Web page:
Mixed Bag of Data Mostly Positive, Consistent With Ongoing Moderate Expansion
- The ADP Employment Report for May showed a moderate increase of 179,000 private-sector jobs.
- The ISM Manufacturing Index for May improved to 55.4 percent, indicative of healthy conditions.
- The ISM Non-Manufacturing Index for May increased to a solid 56.3 percent.
- May Auto Sales were better than expected, increasing to a 16.8 million unit annual rate.
- The U.S. International Trade Gap for April widened to -$47.2 billion, implying a drag to Q2 GDP.
- Nonfarm Business Productivity declined at a 3.2 percent annual rate in 2014Q1.
After a strong bounce-back from the weather-induced winter lull, it looks like job growth moderated in May. Last month, we saw a very strong 288,000 net job gain in the official Bureau of Labor Statistics report for April. Today, we see a more moderate gain of 179,000 net new private-sector jobs tallied in the unofficial ADP employment report. This is consistent with our expectation for Friday’s official BLS job numbers for May of about 190,000 net new jobs. This level would be close to the average monthly gain for 2013. So we view the likelihood of a step-down in job creation for May as a normal correction following the very strong post-winter rebound. According to ADP, small businesses (less than 50 employees) added the lion’s share of private-sector jobs, +82,000 for May. Medium-sized businesses (50-499 employees) added 61,000 net new jobs. Large business added 37,000 jobs.
The May ISM reports for manufacturing and non-manufacturing industries both point to a solid second quarter. After revision, the ISM Manufacturing Index for May increased to 55.4, showing that manufacturing conditions are generally improving. There are some exceptions. U.S. Steel announced yesterday that it would temporarily close plants in Texas and Pennsylvania, blaming unfair competition from illegally priced imports of tubular steel. The ISM Non-Manufacturing Index for May increased to 56.3 percent. Seventeen out of 18 industries reported expansion in both the MF and the Non-MF surveys.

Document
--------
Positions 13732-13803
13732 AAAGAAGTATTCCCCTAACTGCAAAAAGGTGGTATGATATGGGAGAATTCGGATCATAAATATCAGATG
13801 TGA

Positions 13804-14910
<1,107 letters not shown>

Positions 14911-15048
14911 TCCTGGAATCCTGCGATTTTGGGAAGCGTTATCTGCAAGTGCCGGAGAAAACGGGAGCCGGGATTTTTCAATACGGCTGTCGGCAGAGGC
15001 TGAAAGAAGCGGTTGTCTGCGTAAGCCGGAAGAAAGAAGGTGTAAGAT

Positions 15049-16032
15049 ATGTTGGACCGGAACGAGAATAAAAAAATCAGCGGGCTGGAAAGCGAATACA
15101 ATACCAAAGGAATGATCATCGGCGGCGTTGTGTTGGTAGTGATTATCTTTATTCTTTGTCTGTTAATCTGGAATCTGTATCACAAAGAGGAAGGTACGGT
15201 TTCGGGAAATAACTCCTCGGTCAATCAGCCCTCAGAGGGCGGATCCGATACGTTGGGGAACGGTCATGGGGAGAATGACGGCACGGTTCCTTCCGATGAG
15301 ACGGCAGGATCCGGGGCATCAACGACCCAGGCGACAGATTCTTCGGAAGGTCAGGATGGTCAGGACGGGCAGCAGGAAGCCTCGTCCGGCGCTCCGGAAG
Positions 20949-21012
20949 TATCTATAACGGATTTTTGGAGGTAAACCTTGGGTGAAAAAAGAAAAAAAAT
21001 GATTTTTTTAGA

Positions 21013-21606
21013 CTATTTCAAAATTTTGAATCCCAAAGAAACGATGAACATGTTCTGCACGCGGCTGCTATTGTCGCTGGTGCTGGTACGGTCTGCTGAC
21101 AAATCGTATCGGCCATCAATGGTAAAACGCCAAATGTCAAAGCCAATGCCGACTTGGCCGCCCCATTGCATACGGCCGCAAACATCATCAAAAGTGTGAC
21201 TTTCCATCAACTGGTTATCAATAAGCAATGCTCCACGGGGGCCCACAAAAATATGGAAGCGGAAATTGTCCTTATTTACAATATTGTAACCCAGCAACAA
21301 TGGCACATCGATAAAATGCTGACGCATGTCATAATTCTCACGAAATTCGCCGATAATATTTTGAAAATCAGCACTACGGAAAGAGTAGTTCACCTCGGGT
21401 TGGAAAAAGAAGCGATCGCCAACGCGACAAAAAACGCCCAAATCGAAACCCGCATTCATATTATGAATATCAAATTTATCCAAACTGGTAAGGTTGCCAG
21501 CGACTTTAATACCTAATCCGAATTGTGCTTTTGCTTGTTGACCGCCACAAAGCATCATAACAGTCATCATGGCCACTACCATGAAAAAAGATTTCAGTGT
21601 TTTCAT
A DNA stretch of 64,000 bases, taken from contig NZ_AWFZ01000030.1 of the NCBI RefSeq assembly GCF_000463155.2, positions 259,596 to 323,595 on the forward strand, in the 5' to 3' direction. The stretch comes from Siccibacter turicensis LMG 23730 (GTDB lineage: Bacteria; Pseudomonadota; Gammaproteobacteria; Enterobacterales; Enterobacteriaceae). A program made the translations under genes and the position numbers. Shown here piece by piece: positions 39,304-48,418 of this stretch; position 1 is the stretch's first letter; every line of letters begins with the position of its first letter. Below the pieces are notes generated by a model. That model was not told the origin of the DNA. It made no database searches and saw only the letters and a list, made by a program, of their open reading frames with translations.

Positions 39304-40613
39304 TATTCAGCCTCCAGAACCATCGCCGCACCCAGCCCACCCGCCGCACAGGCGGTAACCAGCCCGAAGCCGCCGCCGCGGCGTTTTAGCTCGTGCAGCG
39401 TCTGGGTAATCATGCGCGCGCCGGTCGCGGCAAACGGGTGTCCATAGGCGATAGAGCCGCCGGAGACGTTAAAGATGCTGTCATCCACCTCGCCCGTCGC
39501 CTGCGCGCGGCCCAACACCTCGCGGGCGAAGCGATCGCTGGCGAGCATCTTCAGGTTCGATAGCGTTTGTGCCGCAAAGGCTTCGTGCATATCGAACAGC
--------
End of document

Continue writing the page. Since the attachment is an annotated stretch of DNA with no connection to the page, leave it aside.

Light vehicle sales for May were better than expected, increasing to a 16.8 million unit annual pace with help from both cars and light trucks. This was the strongest reading for auto sales since July 2006. Upside potential for both private and commercial vehicles looks good. Although we expect to see a correction in the June sales data, the trend for light vehicle sales for the remainder of this year looks positive.
The U.S. international trade gap for April widened unexpectedly to -$47.2 billion. Net exports decreased marginally by $0.3 billion for the month. Net imports gained $2.7 billion in April. Trade data can be volatile on a month-to-month basis. We expect to see a smaller trade gap as a percentage of GDP going forward, supported by a more favorable balance for energy, in particular, and also for some manufactured goods. Nonetheless, the weak start to Q2 trade data suggests that we could see a net drag from trade on Q2 GDP. However, we still have two months of trade data left for Q2 so the negative outlook could potentially diminish.
Nonfarm business productivity growth for the first quarter of 2014 decreased at a 3.2 percent annual rate. We know that both output and employment data for Q1 were influenced by the unusually bad winter weather, so the Q1 productivity and unit labor cast data come with an asterisk. The noticeable decline in Q1 productivity was accompanied by a symmetrically large increase in unit labor costs. ULC for Q1 increased at a 5.7 percent annual rate, also influenced by the weather. On a year-ago basis ULC was up a tame 1.2 percent in Q1 so that does not look like a big push to inflation.
Market Reaction: U.S. stock markets are improving after opening losses. Long-term Treasury yields are up with the 10-Year T-bond rate at 2.60 percent. NYMEX crude oil is up to $102.76/barrel. Natural gas futures are down to $4.63/mmbtu.
For a PDF version of this Comerica Economic Alert click here: ADP 06-04-14.